Case Study: Evolving PenultimateWidgets’ Routing

PenultimateWidgets has decided to implement a new routing scheme between pages, providing a navigational breadcrumb trail to users. Doing so means changing the way routing between pages has been done (using an in-house framework). Pages that implement the new routing mechanism require more context (origin page, workflow state, and so on), and thus require more data.

Within the routing service quantum, PenultimateWidgets currently has a single table to handle routes. For the new version, developers need more information, so the table structure will be more complex. Consider the starting point illustrated in Figure 5-4.

Starting point for new routing implementation

Figure 5-4. Starting point for new routing implementation

Not all pages at PenultimateWidgets will implement the new routing at the same time because different business units work at different speeds. Thus, the routing service must support both old and new versions. We will see how that is handled via routing in Chapter 6. In this case, we must handle the same scenario at the data level.

Using the expand/contract pattern, a developer can create the new routing structure and make it available via the service call. Internally, both routing tables have a trigger associated with the route column, so that changes to one are automatically replicated to the other, as shown in Figure 5-5.

The transitional state, where the service supports both versions of routing

Figure 5-5. The transitional state, where the service supports both versions of routing

As seen in Figure 5-5, the service can support both APIs as long as developers need the old routing service. In essence, the application now supports two versions of routing information.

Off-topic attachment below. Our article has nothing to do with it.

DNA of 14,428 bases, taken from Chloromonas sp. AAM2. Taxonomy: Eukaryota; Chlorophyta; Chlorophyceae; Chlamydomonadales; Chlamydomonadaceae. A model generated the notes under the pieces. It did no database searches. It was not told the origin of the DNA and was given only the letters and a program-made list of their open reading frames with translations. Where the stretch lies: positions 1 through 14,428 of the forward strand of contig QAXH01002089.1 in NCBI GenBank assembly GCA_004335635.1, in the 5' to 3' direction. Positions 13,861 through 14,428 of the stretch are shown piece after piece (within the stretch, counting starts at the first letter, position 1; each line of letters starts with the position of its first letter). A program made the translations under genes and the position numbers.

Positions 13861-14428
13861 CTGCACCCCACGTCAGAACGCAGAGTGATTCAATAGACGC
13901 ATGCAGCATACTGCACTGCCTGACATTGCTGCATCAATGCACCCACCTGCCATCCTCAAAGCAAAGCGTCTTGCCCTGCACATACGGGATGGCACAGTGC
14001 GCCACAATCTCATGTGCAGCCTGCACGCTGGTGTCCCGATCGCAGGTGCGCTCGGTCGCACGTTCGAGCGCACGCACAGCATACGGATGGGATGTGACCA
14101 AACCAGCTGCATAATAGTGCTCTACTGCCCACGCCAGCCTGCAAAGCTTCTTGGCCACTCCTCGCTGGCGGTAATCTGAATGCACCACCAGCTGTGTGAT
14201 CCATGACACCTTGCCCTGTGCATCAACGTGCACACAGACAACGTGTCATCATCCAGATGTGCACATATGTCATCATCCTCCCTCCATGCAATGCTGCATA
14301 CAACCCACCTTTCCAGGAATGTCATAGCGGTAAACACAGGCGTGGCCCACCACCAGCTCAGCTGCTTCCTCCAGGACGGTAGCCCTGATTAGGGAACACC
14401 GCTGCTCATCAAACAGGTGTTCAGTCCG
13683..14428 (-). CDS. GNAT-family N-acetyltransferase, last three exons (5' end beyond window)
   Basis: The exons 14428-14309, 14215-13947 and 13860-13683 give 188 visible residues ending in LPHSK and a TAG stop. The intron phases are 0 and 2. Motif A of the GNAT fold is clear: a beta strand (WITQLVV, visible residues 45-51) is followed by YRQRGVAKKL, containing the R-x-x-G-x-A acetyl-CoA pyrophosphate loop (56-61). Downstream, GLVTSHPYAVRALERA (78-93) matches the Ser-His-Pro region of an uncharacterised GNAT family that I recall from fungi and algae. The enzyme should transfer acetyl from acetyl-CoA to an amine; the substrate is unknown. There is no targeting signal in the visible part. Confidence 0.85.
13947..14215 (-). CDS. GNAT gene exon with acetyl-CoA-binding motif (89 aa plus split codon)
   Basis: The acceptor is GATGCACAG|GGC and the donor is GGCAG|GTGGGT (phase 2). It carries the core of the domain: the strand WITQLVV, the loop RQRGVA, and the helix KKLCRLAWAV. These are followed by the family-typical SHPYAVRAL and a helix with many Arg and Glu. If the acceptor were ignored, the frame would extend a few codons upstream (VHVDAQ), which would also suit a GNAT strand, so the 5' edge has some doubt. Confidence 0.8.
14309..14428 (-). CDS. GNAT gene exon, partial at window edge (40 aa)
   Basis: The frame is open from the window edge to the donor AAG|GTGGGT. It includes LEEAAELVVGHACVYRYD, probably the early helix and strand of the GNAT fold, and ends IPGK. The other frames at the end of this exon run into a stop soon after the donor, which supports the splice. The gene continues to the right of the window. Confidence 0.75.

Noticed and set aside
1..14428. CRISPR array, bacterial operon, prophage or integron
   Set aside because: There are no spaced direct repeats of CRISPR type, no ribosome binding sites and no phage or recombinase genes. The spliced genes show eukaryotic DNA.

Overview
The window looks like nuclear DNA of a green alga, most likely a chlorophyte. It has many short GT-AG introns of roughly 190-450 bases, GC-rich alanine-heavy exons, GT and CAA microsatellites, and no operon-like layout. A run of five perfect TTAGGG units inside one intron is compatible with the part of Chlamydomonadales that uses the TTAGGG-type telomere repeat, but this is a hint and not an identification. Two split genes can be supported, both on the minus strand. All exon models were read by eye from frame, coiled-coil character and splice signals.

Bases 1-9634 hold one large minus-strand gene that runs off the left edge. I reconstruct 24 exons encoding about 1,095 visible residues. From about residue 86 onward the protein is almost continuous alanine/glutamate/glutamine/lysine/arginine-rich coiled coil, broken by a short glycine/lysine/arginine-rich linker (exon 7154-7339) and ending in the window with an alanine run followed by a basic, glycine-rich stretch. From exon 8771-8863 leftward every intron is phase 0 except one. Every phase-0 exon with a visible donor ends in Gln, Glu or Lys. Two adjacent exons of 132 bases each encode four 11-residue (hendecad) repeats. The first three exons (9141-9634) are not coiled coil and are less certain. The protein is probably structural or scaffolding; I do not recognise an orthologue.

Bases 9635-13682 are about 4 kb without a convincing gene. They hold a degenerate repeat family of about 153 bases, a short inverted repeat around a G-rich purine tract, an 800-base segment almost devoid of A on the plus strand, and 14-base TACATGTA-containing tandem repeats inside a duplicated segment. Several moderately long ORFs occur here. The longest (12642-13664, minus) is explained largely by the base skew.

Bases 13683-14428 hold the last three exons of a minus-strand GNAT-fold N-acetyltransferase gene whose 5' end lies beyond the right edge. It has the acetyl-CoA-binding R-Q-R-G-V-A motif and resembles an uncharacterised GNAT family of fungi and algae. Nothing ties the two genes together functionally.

When the old service is no longer needed, the routing service developers can remove the old table and the trigger, as shown in Figure 5-6.

The ending state of the routing tables

Figure 5-6. The ending state of the routing tables

In Figure 5-6, all services have migrated to the new routing capability, allowing the old service to be removed. This matches the workflow shown in Figure 5-2.

The database can evolve right alongside the architecture as long as developers apply proper engineering practices such as continuous integration, source control, and so on. This ability to easily change the database schema is critical: a database represents an abstraction based on the real world, which can change unexpectedly. While data abstractions resist change better than behavior, they must still evolve. Architects must treat data as a primary concern when building an evolutionary architecture.

Refactoring databases is an important skill and craft for DBAs and developers to hone. Data is fundamental to many applications. To build evolvable systems, developers and DBAs must embrace effective data practices alongside other modern engineering practices.

 
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